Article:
5 Things to Consider Before Starting Music Lessons
It is very common for parents to send their children to extracurricular activities, and to sign them up for enrichment classes such as music lessons. But after a while they may find that their children are not willing to attend these activities and classes. Sometimes this results in tiring weekend mornings, trying to convince your child to go for the classes, or frustrating weekdays when you have to motivate him or her to practice or do the homework. Is this scenario familiar to you?
If you are a parent and you’re thinking of sending your child to music lessons, it is important to consider some factors before deciding. Read on for helpful tips to determine whether to start music lessons!
Suss out your child’s interest
Before sending your child to music lessons, check that he or she actually has some interest in it! Otherwise, it could end up being a waste of your time, money, and effort. There are some ways to see if your child has interest in music. Firstly, try asking them directly whether they would like to learn a music instrument. If they can give a solid answer ‘Yes’ or ‘No’, it’ll be good to respect their decision. If they said ‘No’, you can try again in a few years’ time while at the same time exposing him or her to more music in general to try and pique their interest.
If they did not answer you convincingly, find out if they have interest in other ways, such as showing them videos of young children playing music instruments like the piano and violin. Does you child enjoy listening to music, and do they try to hum along or imitate the sounds that they hear. Do they stop and look at instruments when they walk past them or even try to play on them? These are some signs that could mean that your child is rather interested in music. Since they did not answer convincingly but seem to have some interest, what you can do is to send him or her for trial lessons and then ask if they enjoy the lessons!
Your own commitment to support your child
It is definitely a commitment when you sign your child up for lessons, and you should ask yourself whether you are ready for it! It is not just commitment in terms of money and time spent fetching your child to lessons, but also commitment in motivating and guiding your child when he or she practices. This is especially so in the beginning period and also when your child is young, as they may require more guidance and push from parents to practice their instrument.
Therefore, it is also very important that you, as a parent, have a very clear idea of why you are sending your child for these additional music lessons. How committed and how strongly you believe in the reason will also likely determine how committed you will be in supporting your child in this journey of music-making!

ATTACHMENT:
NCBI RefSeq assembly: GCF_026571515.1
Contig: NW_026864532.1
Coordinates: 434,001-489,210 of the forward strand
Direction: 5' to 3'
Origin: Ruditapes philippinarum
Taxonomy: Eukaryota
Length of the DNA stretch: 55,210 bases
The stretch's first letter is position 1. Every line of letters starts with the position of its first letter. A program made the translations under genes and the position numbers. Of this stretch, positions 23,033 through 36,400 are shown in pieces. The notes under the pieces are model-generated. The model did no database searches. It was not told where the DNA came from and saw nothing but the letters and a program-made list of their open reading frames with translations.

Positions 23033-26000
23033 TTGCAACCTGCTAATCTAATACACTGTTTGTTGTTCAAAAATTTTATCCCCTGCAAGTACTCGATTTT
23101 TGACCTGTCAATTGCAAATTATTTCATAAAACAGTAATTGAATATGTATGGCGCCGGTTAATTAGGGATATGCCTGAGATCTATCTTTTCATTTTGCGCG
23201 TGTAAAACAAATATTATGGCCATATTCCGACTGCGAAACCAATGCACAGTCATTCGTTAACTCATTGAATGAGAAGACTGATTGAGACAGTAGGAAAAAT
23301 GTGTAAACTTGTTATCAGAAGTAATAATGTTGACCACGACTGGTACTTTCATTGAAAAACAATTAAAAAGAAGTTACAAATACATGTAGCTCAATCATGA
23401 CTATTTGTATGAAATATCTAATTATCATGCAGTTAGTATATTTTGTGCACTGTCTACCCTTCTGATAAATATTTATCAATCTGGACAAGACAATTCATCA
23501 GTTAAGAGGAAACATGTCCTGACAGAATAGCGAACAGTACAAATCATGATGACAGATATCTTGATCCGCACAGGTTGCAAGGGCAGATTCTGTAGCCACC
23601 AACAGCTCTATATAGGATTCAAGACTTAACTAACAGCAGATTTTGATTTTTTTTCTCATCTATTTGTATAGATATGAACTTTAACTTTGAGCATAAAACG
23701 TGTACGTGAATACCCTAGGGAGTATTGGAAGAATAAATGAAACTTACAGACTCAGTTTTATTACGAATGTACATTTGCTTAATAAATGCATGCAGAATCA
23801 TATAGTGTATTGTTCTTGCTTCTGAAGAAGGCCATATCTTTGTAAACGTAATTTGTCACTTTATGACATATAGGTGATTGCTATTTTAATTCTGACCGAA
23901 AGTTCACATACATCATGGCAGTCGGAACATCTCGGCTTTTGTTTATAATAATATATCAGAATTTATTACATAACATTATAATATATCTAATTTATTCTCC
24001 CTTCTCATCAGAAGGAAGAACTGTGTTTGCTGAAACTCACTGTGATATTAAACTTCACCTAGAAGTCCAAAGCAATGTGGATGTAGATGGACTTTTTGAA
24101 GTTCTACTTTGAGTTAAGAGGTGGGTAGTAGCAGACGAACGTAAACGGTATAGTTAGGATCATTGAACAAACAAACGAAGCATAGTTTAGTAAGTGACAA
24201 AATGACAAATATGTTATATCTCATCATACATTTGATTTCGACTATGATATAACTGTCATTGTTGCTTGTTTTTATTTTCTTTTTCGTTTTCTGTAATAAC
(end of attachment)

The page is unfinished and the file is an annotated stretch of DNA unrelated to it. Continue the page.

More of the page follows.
Location and fees
This is a very common factor that parents consider and it is rightly so. Location is important because it affects the travelling time. Are you able to commit to sending your child to class every week, and also taking on the burden of the lesson fees for at least a few years? Though it may seem like a small issue now, but it does add up to quite substantial amount of time, effort and money. So be sure that you can commit to these before sending your child to lessons, lest you disappoint your child if he or she can’t continue on with lessons halfway through.
Research on the schools/teachers
This is an important area to consider when you’re thinking of signing up for music lessons. Generally, try and ask around for recommendations from people you know as you’ll be able to trust their opinions and if you can see their child’s progress for yourself that will be even better! A teacher’s ability to teach is very important, and so is his or her ability to motivate and sustain interest in your child. It is not easy to keep a child interested and engaged during lessons so a teacher who is able to click well and has good chemistry with your child will be a great match!
Another main factor to consider is the teacher’s teaching objectives. Some teachers are more performance-focused, while some are exams-focused, and there are also others who are more focused on different ares of music-making. Ask yourself if these objectives are aligned with the teaching style that you prefer for your child. This will usually help you narrow down the pool of teachers or schools that you want to consider and make your decision-making process is easier!
Go for trial lessons
Trial lessons are good because they allow you to see whether the teacher and your child is suited for each other in terms of teaching style and the chemistry between them. It also gives you a good idea of the teacher’s ability in teaching and you can then decide if you want to engage him or her. Most importantly, remember to ask your little one whether he or she enjoyed the lesson! That will be a good indication to help you in your decision.
Practice is a trill!
My Piano Room